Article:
Benefits of Summer Camp

At Overnight Summer Camps, children are given the choice to take risks and try new things. This voluntary nature makes children more open to new experiences, with personal satisfaction as their motivation. Not only are there opportunities to try new things, but camp offers many areas for children to excel in. At a good general interest camp, the non-athlete can shine at arts and crafts, woodworking, or dramatic programs... while the athlete can also find many outlets for their skills. Perhaps most importantly, the two campers learn to live together and become friends despite their varied interests.

Kids Summer Camps offer many opportunities to become competent. Practicing both new and old skills on a regular basis, it makes sense that there will be improvement. Novices have chances to learn, while those who are more experienced can improve. Learning new skills and improving on old ones builds self-esteem. Children become more independent and self-reliant at camp with their new found skills.

Sending your child to camp is giving them an opportunity to try something new. No matter how many after-school programs or lessons a child takes, its likely they will never have the opportunity to try all that is offered at summer camp. In a supportive environment, the child can try at something new. The interesting twist to these activities is that, since campers often don't know anyone else at camp before they go, they are more willing to try activities that their friends at home might not expect them to. The athlete can try out for the camp play, while the artist may dabble in sports. At camp, children can try new things and set their own goals for success.

Though years later, your child may not remember capture the flag games or the words to a camp song, the life lessons learned at camp will remain. At camp, a child learns how to take responsibility. The child who has never before made a bed, will learn how to smooth out sheets and blankets and tidy up a cubby. Though counselors will remind and encourage, campers quickly take responsibility for personal hygiene, and for more minor health issues, a camper learns to articulate what hurts and how to get help. All of this personal responsibility further fosters a sense of independence and self-esteem. Camp also improves a child's social skills by making new friends and learning how to reach out to strangers. At camp, children learn to get along with others, all while living together 24 hours a day, learning about courtesy, compromise, teamwork, and respect. Minnesota Camps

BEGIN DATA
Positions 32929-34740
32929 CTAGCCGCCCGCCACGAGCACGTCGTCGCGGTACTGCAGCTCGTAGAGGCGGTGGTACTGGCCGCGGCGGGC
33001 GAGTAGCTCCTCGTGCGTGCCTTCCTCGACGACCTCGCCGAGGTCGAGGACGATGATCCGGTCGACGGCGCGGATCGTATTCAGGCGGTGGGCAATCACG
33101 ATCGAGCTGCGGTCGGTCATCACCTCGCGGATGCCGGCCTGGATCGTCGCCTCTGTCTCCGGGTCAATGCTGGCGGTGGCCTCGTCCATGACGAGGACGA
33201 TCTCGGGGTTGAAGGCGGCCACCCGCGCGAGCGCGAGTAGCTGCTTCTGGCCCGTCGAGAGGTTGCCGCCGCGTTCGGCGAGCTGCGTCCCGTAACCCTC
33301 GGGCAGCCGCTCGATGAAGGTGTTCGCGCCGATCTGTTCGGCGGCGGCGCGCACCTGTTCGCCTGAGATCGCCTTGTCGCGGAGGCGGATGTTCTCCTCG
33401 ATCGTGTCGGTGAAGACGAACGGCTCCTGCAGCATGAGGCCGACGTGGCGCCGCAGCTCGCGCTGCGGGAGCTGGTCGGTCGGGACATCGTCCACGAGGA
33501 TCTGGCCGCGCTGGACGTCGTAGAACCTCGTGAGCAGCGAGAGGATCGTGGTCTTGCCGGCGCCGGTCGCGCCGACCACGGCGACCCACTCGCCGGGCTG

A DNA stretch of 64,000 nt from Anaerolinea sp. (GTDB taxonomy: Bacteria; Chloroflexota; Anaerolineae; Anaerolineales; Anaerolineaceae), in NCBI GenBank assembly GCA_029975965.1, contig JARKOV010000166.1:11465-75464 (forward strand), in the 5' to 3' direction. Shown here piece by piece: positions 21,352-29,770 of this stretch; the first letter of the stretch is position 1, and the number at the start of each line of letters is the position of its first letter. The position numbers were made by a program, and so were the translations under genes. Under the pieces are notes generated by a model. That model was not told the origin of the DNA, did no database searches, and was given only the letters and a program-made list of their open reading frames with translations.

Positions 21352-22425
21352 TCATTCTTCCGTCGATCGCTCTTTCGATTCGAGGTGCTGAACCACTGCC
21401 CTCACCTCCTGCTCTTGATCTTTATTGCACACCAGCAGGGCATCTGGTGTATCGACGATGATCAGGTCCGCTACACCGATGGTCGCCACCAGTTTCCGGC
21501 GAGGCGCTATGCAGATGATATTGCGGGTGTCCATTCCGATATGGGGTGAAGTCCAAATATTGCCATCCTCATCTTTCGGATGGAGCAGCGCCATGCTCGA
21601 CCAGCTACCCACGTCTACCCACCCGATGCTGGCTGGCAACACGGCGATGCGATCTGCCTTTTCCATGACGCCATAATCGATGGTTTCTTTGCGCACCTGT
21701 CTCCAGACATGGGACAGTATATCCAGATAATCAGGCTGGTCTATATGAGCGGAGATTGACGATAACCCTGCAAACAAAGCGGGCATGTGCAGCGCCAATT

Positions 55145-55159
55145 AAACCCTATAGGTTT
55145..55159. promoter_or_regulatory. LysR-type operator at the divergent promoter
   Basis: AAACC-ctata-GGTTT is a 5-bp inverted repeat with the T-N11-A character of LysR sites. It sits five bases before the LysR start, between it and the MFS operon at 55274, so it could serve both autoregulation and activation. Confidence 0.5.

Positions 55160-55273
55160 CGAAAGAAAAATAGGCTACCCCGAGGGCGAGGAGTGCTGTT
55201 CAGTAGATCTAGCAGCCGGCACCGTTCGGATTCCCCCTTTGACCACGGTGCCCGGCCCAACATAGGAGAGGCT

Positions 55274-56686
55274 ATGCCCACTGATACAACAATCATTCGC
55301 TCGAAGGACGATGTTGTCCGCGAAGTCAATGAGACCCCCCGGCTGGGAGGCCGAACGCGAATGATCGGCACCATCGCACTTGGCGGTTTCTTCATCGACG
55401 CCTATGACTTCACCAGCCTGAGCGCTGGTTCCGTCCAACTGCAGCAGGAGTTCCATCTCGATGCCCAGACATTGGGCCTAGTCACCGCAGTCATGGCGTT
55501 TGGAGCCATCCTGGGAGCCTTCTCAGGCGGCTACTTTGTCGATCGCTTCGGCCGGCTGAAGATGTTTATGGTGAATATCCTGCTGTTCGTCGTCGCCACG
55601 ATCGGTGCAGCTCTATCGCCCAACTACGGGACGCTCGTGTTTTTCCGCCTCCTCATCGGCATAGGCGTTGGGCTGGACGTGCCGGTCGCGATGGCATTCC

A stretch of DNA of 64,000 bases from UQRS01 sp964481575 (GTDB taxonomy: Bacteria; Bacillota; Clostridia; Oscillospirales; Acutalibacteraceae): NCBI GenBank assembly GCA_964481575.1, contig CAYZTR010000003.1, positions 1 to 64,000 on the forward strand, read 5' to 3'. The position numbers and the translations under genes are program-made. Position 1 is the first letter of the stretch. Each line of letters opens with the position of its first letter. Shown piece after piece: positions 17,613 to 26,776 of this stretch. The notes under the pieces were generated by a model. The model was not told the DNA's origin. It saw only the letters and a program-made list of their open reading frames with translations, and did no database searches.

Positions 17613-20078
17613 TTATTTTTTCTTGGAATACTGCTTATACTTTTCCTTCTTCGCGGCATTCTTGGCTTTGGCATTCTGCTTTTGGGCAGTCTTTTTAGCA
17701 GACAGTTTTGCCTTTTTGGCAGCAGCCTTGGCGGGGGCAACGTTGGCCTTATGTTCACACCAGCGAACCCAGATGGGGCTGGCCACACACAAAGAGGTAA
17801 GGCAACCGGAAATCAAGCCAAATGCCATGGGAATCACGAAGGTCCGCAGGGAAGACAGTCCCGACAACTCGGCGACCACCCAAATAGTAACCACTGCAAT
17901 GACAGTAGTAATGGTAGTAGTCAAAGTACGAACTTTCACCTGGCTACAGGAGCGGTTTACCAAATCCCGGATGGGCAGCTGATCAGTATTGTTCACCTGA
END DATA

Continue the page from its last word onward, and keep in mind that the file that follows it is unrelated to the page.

During a recent survey of campers in 20 different camps that where accredited by the American Camping Association provided answers to questions like "What did you learn at camp?" "How are you different in school because of what you did at camp last summer?" "How do you feel differently about yourself since you've been to camp?" American Camp Association

Can you think of things you learned and did at camp last summer that helped you in school this year? * I learned to have more patience and to appreciate the things I have. (10 year old female) * I feel that I am better at interacting with friends and family. The people skills learned at camp affected me dramatically when I went home. (15 year old male) * Leadership, organization, water-skiing, make my bed, keep my stuff clean, to keep in touch with my friends, respect, how to handle pressure. (13 year old female)

If explaining camp to friends, what would you say you learn here? * You learn mostly how to interact with different kinds of people and are open to different ideas. You learn how to cooperate well with others who share and don't share the same opinions as you. (15 year old female) * I learned to have fun, be a leader, discipline, and most of all - respect. (12 year old male) * You learn how to make new friends, learn different sports, and learn that camp can be a very good part of summer! (9 year old female)

Do you feel differently about yourself when you are at camp? * I feel differently because I feel like I am accomplishing something by being here. (13 year old female) * At school there are defined groups of people, but at camp, everyone feels wanted. (15 year old female) * Yes, because I'm with people my age and people who respect everyone. (11 year old male) * At camp I think that I can do more and be proud of myself. (13 year old female) * At camp I have a personality that is different from home. I'm less cautious to do fun or exciting things. I don't feel as alone as I sometimes do at home. (14 year old male) * When I'm at camp I feel that I can be more open with myself and others. I tell people things at camp I wouldn't speak of back home. I feel so much more in tune with myself here and I can discuss issues so much more openly. (15 year old male) * I don't have to be fake to anyone. Everyone here accepts me as I am and I'm not judged or criticized. (15 year old female)

Given the benefits of a sleepaway camp, it seems that all children should enroll. There are camps for almost all children, including those with special needs. However, there are certainly children who are not ready for an overnight camp experience. Be sure you and your child are ready to leave home.

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